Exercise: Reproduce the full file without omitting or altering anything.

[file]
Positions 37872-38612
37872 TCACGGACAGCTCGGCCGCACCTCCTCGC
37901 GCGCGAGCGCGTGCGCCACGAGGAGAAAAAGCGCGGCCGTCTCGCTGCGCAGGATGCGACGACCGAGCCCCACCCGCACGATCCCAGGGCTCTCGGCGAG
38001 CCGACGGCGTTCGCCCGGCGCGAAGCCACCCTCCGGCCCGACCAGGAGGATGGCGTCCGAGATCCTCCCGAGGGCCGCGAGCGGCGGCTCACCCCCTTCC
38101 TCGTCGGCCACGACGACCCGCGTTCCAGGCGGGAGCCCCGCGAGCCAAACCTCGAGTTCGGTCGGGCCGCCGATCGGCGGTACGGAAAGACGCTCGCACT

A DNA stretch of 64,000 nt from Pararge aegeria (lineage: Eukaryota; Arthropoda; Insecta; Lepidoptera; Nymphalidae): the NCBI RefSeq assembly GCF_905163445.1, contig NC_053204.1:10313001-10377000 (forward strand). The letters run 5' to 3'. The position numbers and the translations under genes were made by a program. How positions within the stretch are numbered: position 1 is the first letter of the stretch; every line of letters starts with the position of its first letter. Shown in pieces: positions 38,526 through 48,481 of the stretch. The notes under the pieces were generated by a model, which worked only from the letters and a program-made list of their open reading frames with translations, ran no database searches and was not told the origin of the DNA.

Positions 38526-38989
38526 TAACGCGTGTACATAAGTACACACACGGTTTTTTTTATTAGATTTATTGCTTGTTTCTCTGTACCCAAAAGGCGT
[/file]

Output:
Positions 37872-38612
37872 TCACGGACAGCTCGGCCGCACCTCCTCGC
37901 GCGCGAGCGCGTGCGCCACGAGGAGAAAAAGCGCGGCCGTCTCGCTGCGCAGGATGCGACGACCGAGCCCCACCCGCACGATCCCAGGGCTCTCGGCGAG
38001 CCGACGGCGTTCGCCCGGCGCGAAGCCACCCTCCGGCCCGACCAGGAGGATGGCGTCCGAGATCCTCCCGAGGGCCGCGAGCGGCGGCTCACCCCCTTCC
38101 TCGTCGGCCACGACGACCCGCGTTCCAGGCGGGAGCCCCGCGAGCCAAACCTCGAGTTCGGTCGGGCCGCCGATCGGCGGTACGGAAAGACGCTCGCACT

A DNA stretch of 64,000 nt from Pararge aegeria (lineage: Eukaryota; Arthropoda; Insecta; Lepidoptera; Nymphalidae): the NCBI RefSeq assembly GCF_905163445.1, contig NC_053204.1:10313001-10377000 (forward strand). The letters run 5' to 3'. The position numbers and the translations under genes were made by a program. How positions within the stretch are numbered: position 1 is the first letter of the stretch; every line of letters starts with the position of its first letter. Shown in pieces: positions 38,526 through 48,481 of the stretch. The notes under the pieces were generated by a model, which worked only from the letters and a program-made list of their open reading frames with translations, ran no database searches and was not told the origin of the DNA.

Positions 38526-38989
38526 TAACGCGTGTACATAAGTACACACACGGTTTTTTTTATTAGATTTATTGCTTGTTTCTCTGTACCCAAAAGGCGT